Frankfurt — No Longer Bankfurt

10/14/2009 12:00 AM

10/14/2009 11:15 AM

Cosmopolitan Frankfurt, while low on Old World charm, offers a good look at today's no-nonsense, modern Germany. If you're a budget traveler, you'll likely fly into or out of this major hub for discount airlines.

With its forest of skyscrapers perched on the banks of the Main River, Frankfurt has been dubbed Germany's "Mainhattan." Its banking district includes the twin towers of Deutsche Bank, the Euro Tower (home of the European Central Bank), and the headquarters of Commerzbank, designed by Norman Foster (of Berlin Reichstag fame). This 985-foot skyscraper has nine winter gardens spiraling up its core and windows that actually open. It's considered the first ecological skyscraper — radically "green" when it opened in 1997.

If you arrive in Frankfurt by train, you won't be impressed. The area near the station is seedy. But the Metro quickly whisks you to top museums and charming squares.

In the 1980s, Frankfurt decided that it wanted to buck its "Bankfurt" image. It went on a culture kick and devoted 11 percent of the city budget to the arts and culture. The result: Frankfurt has become a city of art. Nine museums in striking buildings line the Main River — including museums on architecture, film, world cultures, and the great European masters.

Many of the city's historic sights are clustered around Romerberg, the main square. The City Hall houses the Imperial Hall, where Holy Roman emperors celebrated their coronations. The cute row of half-timbered houses (rebuilt in 1983) opposite City Hall is typical of Frankfurt's quaint old center before the square was destroyed in World War II. From Christmas markets to violent demonstrations, this square is the heart of Frankfurt.

Saalgasse, literally "long hall street," just off the main square, offers a perspective on pre-WWII Frankfurt. In the 1990s, famous architects from around the world were each given a ruined house on this street and asked to design a new building to reflect the structure that stood there before the war. The result is a lane of postmodern buildings that echo their higgledy-piggledy predecessors.

For another before-and-after experience, visit St. Bartholomew's Cathedral, the coronation site for 10 Holy Roman emperors from 1562 to 1792. Before the bombs came, everything of value was moved to safety. But the delightful, 15th-century, red-sandstone Chapel of Sleeping Mary was too big to move, so it was fortified with sandbags. The altarpiece and the fine stained glass survived. The rest of the cathedral was destroyed in the war, rebuilt, and reopened in 1955.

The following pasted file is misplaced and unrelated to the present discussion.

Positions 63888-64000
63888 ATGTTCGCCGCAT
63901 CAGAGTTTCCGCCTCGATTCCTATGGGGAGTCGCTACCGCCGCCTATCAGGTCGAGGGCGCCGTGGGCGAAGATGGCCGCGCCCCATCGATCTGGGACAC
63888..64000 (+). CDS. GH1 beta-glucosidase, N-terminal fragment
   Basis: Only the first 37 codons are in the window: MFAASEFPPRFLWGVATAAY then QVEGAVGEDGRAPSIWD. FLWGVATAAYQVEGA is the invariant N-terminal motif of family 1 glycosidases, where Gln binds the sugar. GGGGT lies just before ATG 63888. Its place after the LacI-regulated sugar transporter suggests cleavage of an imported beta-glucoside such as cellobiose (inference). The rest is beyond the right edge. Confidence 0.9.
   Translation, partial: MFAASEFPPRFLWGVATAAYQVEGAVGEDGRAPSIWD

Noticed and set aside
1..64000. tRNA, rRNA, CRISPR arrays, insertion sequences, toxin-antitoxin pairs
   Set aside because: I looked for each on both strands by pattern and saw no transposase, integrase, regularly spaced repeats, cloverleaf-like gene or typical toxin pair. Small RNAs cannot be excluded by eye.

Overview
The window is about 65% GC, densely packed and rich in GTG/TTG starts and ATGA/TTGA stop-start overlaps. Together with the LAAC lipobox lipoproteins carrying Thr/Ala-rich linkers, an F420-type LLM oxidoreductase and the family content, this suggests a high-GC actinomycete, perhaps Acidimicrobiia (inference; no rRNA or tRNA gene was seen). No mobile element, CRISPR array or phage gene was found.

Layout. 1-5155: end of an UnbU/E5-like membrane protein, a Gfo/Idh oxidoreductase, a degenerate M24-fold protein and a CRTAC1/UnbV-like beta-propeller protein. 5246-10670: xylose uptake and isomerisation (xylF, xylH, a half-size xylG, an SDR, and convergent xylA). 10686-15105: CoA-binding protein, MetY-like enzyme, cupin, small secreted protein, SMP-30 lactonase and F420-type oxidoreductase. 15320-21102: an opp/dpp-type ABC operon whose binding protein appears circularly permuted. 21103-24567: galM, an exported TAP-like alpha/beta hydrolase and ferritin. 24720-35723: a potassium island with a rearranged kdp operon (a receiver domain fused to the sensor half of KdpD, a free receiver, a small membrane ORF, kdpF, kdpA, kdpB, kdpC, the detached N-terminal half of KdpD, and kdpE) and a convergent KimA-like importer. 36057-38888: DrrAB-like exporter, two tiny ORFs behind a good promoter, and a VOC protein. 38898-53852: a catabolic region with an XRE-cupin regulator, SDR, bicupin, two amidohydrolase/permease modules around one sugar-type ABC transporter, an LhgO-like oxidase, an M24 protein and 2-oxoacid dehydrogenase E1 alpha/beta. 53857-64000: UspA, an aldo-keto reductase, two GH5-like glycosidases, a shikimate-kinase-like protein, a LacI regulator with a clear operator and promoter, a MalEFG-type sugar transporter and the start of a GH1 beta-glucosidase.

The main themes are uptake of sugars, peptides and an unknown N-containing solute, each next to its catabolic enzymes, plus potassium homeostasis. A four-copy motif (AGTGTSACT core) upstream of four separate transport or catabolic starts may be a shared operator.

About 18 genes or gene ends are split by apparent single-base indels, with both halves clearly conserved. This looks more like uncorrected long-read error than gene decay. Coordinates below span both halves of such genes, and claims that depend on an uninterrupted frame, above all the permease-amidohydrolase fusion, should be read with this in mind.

Frankfurt makes an easy half-day stop for travelers. Planning to sleep here is a gamble, since the city's numerous trade fairs send hotel prices skyrocketing — a $100 double can suddenly shoot up to $400 (to avoid the fairs, visit www.messefrankfurt.com, select "The Company," "Publications," then "Calendar of Trade Fairs").

If you stay in Frankfurt, you won't be the only notable the city has hosted. At Goethe House, the birthplace of Johann Wolfgang von Goethe — scientist, minister, poet, lawyer, politician and playwright. The house is furnished as it was in the mid-18th century, when the boy destined to become "the German Shakespeare" grew up here.

Frankfurt, the birthplace of Anne Frank, had a thriving Jewish population until the rise of the Nazis in the 1930s. The city is also the hometown of the wealthy Rothschild family. Born in the Frankfurt ghetto in 1744, Mayer Rothschild went from being a pauper to the richest banker in the world. His five sons set up business in Rome, London, Paris and Vienna, and in two generations the Rothschild banking dynasty was established. For more on Frankfurt's Jewish population, visit the city's fascinating Jewish Museum, housed in the former Rothschild Palace.

When you're done sightseeing and ready to unwind, go to Frankfurt's apple-wine pub district. The cobbled, cozy Sachsenhausen neighborhood is both a well-heeled residential area and an eating-and-drinking zone, enjoyed by tourists and Frankfurters alike. More than a hundred characteristic apple-wine pubs have taken root here (alongside plenty of other options).

Apfelwein, drunk around here since Charlemagne's time 1,200 years ago, became more popular in the 16th century, when local grapes suffered from disease. Apple wine is about the strength of beer (5.5 percent alcohol), and is served spiced and warm in winter, cold in summer. To complement your traditional drink with a traditional meal, order Frankfurt sausage or pork chops and kraut.

From the seedy to the sublime, from Goethe to apple wine, even two or three hours in Frankfurt leaves you with some powerful impressions. You'll have seen 21st-century Germany, beyond the country's cliches of old castles and cute, cobbled squares. For years, Frankfurt was a city to avoid ... but today, its energy makes it worth a look.

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